Ratification of International Agreement, Interview with Mr. Niko Grubešić (Bosnia & Herzegovina)
What is your reaction to/ opinion on the ratification of the International Agreement on the establishment of ReSPA?
I am very glad that six countries from this part of Europe have ratified the International agreement on the establishment of the Regional School of Public Administration (ReSPA) in Danilovgrad, with the aim of increasing regional cooperation in the field of public administration, strengthening administrative capacities and developing human resources in the public administration. In that way, the work of the representatives of the European Commission, OECD, EIPA, the Steering Board of ReSPA and many others, has produced visible results, which can be seen in the fact that ReSPA is now our reality.
What is the importance of this Agreement?
ReSPA, as an independent and self-sustainable international organisation, was established through the ratification of the International Agreement. This ratification represents the culmination of all efforts undertaken in recent years, beginning from the initiative for a regional school of public administration which came out of the meeting held in Solun in June 2003, through the signing at Ministerial level of the "Protocol on cooperation in the establishment of ReSPA" between Albania, Bosnia and Herzegovina, Croatia, Macedonia, Montenegro, Serbia and UNMIK on behalf of Kosovo and in the presence of the European Commission, in Brussels in May 2006, up to the implementation of Phase 1 and 2 of the establishment of ReSPA.
During Phase 2, as we can see, ReSPA has gained legal subjectivity according to the International Agreement, and it now commences with the establishment of its own organisational structure, whereby the development of training events and other activities of ReSPA is supported by the European Commission in cooperation with EIPA, and member states also partially contribute to the costs, as is stated both in the Protocol on cooperation and the International Agreement on the establishment of ReSPA.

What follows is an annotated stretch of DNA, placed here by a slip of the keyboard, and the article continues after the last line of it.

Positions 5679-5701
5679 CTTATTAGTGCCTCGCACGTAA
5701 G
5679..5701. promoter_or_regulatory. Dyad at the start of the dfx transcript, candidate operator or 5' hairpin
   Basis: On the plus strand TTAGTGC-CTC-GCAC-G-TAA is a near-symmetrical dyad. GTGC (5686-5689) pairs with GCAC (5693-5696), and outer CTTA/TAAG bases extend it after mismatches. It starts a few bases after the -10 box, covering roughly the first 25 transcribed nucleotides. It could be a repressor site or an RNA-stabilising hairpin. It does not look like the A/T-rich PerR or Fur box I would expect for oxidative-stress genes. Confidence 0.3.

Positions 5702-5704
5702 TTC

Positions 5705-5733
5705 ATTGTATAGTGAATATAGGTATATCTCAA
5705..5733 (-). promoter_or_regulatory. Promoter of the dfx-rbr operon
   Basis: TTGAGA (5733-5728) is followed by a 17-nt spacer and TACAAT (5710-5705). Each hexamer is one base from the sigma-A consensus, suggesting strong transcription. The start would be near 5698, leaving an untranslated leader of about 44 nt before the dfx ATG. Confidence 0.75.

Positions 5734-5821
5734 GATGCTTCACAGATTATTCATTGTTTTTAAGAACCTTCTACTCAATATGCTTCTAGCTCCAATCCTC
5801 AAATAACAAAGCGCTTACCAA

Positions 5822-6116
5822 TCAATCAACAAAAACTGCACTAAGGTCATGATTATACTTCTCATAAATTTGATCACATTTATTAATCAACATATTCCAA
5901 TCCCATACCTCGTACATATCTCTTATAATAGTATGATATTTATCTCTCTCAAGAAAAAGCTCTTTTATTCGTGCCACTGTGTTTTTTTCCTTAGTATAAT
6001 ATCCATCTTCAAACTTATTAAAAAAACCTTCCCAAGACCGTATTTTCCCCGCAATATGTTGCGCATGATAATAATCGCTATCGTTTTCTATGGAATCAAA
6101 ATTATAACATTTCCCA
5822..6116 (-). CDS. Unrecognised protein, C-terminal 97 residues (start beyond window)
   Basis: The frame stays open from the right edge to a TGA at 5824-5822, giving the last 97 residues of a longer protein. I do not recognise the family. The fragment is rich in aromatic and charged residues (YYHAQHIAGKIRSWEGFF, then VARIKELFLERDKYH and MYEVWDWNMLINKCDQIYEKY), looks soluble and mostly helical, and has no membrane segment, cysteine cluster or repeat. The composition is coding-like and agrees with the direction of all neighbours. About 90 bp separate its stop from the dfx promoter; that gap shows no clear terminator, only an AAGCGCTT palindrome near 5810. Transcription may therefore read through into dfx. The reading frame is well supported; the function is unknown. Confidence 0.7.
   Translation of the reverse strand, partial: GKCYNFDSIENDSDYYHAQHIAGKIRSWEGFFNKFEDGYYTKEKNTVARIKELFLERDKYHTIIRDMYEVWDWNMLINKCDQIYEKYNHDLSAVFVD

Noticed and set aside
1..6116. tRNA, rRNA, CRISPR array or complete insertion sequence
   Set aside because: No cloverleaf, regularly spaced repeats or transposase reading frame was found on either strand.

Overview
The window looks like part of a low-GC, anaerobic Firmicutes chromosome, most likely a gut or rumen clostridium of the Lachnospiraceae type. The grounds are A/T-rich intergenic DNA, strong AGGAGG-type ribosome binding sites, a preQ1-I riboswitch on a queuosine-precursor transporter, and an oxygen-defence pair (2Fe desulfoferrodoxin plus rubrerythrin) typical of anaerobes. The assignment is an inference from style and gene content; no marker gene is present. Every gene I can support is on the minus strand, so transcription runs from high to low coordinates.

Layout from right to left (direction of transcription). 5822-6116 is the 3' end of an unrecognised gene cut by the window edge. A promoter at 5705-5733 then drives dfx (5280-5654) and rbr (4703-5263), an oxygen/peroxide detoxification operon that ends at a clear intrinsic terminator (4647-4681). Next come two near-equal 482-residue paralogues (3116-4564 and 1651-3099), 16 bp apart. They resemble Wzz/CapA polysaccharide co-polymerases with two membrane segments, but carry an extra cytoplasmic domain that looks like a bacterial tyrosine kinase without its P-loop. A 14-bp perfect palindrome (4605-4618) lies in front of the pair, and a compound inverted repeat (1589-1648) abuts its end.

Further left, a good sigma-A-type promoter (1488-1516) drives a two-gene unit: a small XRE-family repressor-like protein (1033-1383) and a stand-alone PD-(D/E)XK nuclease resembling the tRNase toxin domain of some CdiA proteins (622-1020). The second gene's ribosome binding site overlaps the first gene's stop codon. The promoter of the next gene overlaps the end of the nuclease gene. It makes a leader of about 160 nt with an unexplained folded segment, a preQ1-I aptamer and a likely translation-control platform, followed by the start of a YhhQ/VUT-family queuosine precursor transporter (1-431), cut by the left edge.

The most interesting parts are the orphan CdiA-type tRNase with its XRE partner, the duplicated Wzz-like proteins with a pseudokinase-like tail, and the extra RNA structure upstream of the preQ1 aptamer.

What does ReSPA represent and mean to you?
Due to the fact that, from 2006 to date, I have been actively involved in the establishment of ReSPA as the representative of Bosnia and Herzegovina in the Steering Committee of ReSPA, I am of course very satisfied with was has been done so far and what is visible today, into which I personally put considerable effort.
Why do you think it is important to support ReSPA?
ReSPA is one of the mechanisms through which the countries of the region have agreed to develop cooperation in the process of joining the EU, and that is something that the European Commission strongly supports.
The aim of ReSPA is to help countries of the region to reach the Copenhagen and Madrid criteria, as a set of rules that are being used for determination of the readiness of a given country to join the EU.
By helping to improve the public administration, ReSPA will have a direct impact on the enhancement of the rule of law and trasparency in the countries of the region.
How do you see the future of ReSPA?
I see ReSPA in future as a school model that combines dimensions of professional training and academic education.
ReSPA should not only be a training provider, but can become the nucleus of a network of existing schools of public administration in the region and could have an advisory role in the improvement of work of the public administration in the region.
Knowledge and experience gained through ReSPA could be shared through different electronic and classical media and that will definitely contribute to high quality work of public administration in the region.Archive